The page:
Although the economy seems to be improving slightly, tight credit markets mean the days when you could simply get a large check and be done with the sale of your small business are long gone.
Because of lending restrictions implemented after the 2008 recession by banks large and small, even the most enthusiastic buyer candidates may not be able to find the capital to fund a business acquisition. And as an owner, there is nothing more frustrating than having listed a business that garners plenty of attention but attracts no buyers who can meet your asking price.
In most of those situations, the business is actually a great candidate for sale. But because of challenges in the lending market, you as an owner are left with two options: either lower your asking price or work with the buyer to overcome their financial barriers.
Since most sellers don't want to leave money on the table by lowering their asking price, more and more are deciding to finance part of the sale themselves. In this case, sellers usually receive a portion of the purchase price up front and the rest (usually around 20-50 percent) will be paid by the buyer over time, with interest.
The trend has become so common, in fact, that a recent BizBuySell.com survey of national business brokers found that nearly 90 percent of brokers cited seller financing as "important" or "essential" to speeding up the business sale process. Only two percent found it unnecessary in today's market.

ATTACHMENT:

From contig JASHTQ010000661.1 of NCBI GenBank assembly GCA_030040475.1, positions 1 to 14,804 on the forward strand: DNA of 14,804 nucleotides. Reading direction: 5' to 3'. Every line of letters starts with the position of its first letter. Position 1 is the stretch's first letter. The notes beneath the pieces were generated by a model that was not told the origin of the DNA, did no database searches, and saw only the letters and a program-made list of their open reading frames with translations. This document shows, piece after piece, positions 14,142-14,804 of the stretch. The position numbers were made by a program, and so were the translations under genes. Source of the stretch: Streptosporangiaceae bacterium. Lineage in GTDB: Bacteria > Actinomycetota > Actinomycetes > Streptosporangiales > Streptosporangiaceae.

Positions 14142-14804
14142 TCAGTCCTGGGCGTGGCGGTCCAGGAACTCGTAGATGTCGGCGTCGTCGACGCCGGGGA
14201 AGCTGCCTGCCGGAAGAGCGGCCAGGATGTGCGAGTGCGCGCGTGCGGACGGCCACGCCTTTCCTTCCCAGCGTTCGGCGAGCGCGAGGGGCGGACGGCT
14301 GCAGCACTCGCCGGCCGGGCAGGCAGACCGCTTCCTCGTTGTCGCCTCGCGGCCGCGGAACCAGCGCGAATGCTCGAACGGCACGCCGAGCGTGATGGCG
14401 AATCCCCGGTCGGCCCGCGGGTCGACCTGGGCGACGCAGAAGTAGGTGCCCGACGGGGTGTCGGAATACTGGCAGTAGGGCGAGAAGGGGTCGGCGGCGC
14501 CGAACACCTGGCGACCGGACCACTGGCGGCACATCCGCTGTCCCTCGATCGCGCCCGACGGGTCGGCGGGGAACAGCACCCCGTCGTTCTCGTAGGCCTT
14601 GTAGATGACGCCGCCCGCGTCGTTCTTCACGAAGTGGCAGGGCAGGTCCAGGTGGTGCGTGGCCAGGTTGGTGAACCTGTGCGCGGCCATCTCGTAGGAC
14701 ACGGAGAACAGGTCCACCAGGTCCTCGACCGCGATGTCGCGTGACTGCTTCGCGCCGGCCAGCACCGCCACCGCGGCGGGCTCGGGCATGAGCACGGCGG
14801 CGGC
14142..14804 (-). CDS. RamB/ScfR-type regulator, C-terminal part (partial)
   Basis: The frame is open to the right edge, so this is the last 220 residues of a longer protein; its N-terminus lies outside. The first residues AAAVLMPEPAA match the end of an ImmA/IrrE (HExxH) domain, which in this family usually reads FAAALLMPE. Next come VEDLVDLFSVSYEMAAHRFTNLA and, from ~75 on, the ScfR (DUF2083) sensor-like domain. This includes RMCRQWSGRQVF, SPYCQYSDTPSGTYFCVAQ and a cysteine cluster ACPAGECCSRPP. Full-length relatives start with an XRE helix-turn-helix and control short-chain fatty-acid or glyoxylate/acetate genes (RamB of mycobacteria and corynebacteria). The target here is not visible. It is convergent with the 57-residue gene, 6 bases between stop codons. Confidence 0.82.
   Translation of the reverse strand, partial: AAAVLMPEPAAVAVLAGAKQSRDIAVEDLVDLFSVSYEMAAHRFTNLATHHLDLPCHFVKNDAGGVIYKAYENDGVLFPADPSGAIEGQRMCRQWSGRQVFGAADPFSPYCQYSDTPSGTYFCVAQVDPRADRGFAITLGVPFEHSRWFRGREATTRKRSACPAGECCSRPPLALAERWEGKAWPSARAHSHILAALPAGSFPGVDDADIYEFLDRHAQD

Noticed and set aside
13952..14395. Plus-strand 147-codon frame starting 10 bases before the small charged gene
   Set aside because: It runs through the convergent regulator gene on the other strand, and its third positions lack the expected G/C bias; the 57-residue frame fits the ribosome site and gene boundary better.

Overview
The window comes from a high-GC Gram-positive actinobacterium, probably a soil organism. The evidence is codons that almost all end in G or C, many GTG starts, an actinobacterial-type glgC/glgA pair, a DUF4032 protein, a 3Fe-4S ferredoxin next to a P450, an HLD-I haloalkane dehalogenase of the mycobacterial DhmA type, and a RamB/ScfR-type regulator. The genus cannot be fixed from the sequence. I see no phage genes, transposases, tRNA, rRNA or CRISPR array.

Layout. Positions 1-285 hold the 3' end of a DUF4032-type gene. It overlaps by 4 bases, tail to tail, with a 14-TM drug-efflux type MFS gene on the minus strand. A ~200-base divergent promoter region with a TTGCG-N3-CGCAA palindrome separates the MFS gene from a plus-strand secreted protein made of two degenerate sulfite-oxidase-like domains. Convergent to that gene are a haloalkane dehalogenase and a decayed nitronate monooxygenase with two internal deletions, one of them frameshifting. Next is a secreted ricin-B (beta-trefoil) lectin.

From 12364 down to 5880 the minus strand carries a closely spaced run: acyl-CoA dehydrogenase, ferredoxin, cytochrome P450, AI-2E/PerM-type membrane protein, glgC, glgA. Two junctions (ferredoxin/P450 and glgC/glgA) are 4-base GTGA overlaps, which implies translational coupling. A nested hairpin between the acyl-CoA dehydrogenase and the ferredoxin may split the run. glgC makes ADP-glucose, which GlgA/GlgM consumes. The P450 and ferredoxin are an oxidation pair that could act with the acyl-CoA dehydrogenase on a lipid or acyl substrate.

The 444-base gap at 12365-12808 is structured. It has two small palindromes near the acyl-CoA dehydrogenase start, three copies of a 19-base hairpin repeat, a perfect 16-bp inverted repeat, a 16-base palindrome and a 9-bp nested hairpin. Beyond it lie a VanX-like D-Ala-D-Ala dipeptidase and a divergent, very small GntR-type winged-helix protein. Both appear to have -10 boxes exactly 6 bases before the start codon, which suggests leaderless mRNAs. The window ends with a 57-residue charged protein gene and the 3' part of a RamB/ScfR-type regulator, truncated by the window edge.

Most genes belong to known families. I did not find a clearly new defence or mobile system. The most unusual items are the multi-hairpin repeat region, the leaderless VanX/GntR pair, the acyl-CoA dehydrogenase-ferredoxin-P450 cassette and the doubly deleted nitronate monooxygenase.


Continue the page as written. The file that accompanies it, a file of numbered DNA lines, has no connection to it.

So how can you effectively execute seller financing without compromising your long term business sale goals? Here are a few tips:
1. Evaluate the Risk
A cash sale is an essentially risk-free transaction for the seller. Once the deal is done, you can comfortably walk away from the business with money in the bank. In a seller-financed transaction however, you continue to be tied to the business for several years after the sale is complete, until all purchase payments have been made. If the business succeeds, the new owner pays back the principal with interest and everyone wins. But if the new owner struggles and can't make the loan payments, you could suffer the loss of interest income and incur additional costs to collect the debt. In the worst case, the new owner can't make the payments and you get the business back through the loan default; something nobody wants to have happen.
The bottom line is that an owner-financed sale needs to be evaluated as a business investment.